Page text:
winter season festivities

Season’s greetings! There are many holidays and celebratory traditions during this time of year. While I honor them all, there are a few traditions that are given special attention in my life given cultural and personal factors: these are Winter Solstice, Yule, and Christmas.

Winter Solstice takes place on the 21st of December each year and is the day of the year with the shortest day or period of light and the longest night or period of darkness. The attention given to this time of year by way of rituals and celebrations is ancient. We celebrate the return of the sun and the days getting longer and longer (until Summer Solstice that is). Winter Solstice is celebrated all over the world, yet it is Stonehenge that attracts thousands of people on this day. While I enjoy the slowness and ‘hibernation’ that winter brings, I am a true summer lover. So, there is excitement about each day becoming a little longer and longer.

The first day of Yule is typically on December 21st as well. Much of what many today associate with Christmas actually emerged from the Germanic tradition of Yule. Bringing nature indoors is the thing to do – trees, logs, garlands, holly, wreaths, mistletoe – you get IMG-4808the idea. In addition, caroling, bells, and candles also come from the yuletide season. The two traditions, Yule and Christmas, have blended together in many ways, yet are distinct. This year, the twelve days of Yule are from December 22nd to January 2nd. However, most years the yuletide season runs from December 21st to January 1st. Anytime during this period can be spent decorating the home with wreaths and garlands, or decorating a Yule log to burn one evening.

Having been raised Catholic, Christmas eve and Christmas day (December 24th and 25th) have always been a focal point. From midnight mass to tree decorating and from gift-wrapping to candy-making, this time has contained multiple family rituals across my lifespan. Enjoying special foods and offering gifts to family and friends is a highlight!

These seem to have some things in common. That is the acknowledgement of natural cycles – from darkness to the birth of new light. May you and your loved ones know peace this winter season and fully enjoy your unique expressions and celebrations during this time of year.

 

Happy holidays to you all,

Kim

To order my book, click here!

reflections on working with the living & the dead

The year has flown by and here we are, again, at that time when so many of the world’s people turn their attention to the dead. Samhain, Dia de los Muertos, All Soul’s Day, All Saint’s Day, Festival of Hungry Ghosts (recently passed) – each one is different, but they each share some similar elements, and sometimes similar activities, such an making offerings or prayer.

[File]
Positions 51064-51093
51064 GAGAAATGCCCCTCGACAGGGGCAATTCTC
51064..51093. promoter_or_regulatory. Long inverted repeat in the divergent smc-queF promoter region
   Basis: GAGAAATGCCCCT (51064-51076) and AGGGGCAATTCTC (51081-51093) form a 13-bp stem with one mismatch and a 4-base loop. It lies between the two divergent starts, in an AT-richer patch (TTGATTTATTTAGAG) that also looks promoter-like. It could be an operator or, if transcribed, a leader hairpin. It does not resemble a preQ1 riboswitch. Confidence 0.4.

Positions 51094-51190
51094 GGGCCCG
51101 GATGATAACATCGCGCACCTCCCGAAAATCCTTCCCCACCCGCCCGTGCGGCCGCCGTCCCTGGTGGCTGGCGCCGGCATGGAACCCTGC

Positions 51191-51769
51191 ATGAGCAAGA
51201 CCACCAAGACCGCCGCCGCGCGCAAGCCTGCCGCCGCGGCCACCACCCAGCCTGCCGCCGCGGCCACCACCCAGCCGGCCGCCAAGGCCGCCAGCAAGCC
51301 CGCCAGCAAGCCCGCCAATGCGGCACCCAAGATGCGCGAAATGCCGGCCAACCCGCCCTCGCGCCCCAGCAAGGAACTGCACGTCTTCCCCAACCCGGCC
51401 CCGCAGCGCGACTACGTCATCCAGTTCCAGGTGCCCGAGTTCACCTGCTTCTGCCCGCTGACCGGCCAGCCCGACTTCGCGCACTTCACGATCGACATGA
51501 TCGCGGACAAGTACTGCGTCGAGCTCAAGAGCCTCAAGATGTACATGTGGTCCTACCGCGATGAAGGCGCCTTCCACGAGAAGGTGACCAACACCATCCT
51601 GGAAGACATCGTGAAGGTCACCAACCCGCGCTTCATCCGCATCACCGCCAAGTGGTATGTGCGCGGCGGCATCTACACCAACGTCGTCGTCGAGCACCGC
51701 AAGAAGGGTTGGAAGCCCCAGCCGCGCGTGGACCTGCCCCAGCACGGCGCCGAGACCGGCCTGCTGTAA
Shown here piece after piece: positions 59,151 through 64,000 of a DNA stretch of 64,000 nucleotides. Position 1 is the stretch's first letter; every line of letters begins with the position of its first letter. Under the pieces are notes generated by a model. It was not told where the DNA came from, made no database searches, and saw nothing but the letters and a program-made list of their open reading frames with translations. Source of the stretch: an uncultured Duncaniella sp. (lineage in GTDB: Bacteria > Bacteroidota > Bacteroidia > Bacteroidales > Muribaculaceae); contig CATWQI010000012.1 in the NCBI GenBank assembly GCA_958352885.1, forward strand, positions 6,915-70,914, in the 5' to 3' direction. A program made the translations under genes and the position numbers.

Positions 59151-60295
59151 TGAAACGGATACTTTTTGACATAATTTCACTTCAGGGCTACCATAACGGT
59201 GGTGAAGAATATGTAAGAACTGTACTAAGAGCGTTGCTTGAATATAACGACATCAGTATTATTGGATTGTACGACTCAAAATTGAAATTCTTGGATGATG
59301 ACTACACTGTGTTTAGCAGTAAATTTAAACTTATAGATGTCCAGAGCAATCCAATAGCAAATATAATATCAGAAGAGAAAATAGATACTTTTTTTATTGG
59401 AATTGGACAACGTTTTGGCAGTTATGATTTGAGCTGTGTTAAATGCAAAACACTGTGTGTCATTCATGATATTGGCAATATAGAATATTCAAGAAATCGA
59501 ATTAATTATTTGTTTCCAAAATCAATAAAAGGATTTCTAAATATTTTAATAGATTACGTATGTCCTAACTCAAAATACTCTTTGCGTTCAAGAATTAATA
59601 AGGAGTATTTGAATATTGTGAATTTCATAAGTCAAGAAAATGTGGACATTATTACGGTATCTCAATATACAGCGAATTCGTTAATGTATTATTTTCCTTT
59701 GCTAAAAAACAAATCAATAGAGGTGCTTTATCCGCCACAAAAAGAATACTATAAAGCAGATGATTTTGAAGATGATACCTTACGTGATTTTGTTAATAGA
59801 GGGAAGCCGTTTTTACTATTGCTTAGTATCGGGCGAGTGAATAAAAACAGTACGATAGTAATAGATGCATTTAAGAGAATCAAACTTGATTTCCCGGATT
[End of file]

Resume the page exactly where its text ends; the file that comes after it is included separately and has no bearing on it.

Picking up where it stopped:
Connecting with a deceased loved one is possible, no matter whether you engage in hypnosis, dreaming, deep prayer, imaginal journeying, altar-making, or use a black mirror, the fire place, quartz crystals, or what-have-you. Regardless of the object used or state induced, even a brief connection can hold tremendous meaning for those grieving or for those simply wanting to remember. My most preferred methods are dreaming and hypnosis, as both have offered positive experiences along with profound and memorable results. Any method, tool, or nonordinary conscious state can be accessed individually, but group work also holds promise, especially with an experienced therapist, medicine person, or guide.Il tavolo

One potent ritual involves constructing an altar. While I currently offer altar-making in individual psychotherapy sessions, many years ago, I co-led an altar-making and process group with another therapist. The attendees comprised of teenagers and pre-adolescents with unresolved grief/loss issues from loosing a parent or family member to ‘the life’ – a term referring to street life, addiction, overdose. Even though some of the participant’s parents died during the participant’s early childhood years, there was no shortage of memorabilia, stories, or recollections. The act of constructing the altar itself elicited spontaneous memories of shared experiences that were previously believed to be forgotten. By this, I mean that when asked directly to share a story from long ago, many children could not produce one, however, that all changed when they entered this collective ‘sacred’ container, or space, where the memory of the deceased was very much alive. Near the end of the weeks-long process, the attendees reported that the experience left them feeling closer to the deceased loved one, and this turned tears into smiles. Gratitude and peace were married in this new way of remembering.

Large-scale community altar-making has also left an impression. I participated in these activities in Arizona. I discovered that community bonds strengthen in meaningful ways when people join together to make offerings, blessings, or witness one another in prayer to deceased loved ones. These sizable collective altars were modifiable and continued to expand for days. They were multi-cultural in the truest sense. While I am no longer an Arizona resident, I still know the ritual continues, and I sit here in California today, Nonnityping this, shifting through recollections.

At this time, as I turn my attention to the dead, seven female elders immediately come to mind: Mary, Anne, Eva, Florinda, ‘Nonni’/Netta, Maria, and Censina. I feel so fortunate to hold a clear memory of each one, even though most of them (and their spouses) transitioned when I was still a child. Also at this time, I add extra flowers, fresh water, and dust off the prayer cards on the family altar that stands year-round in my home. If I am extra lucky, I will get a visit…who knows, maybe even in tonight’s dream.

 

May the veil be thin,

Kim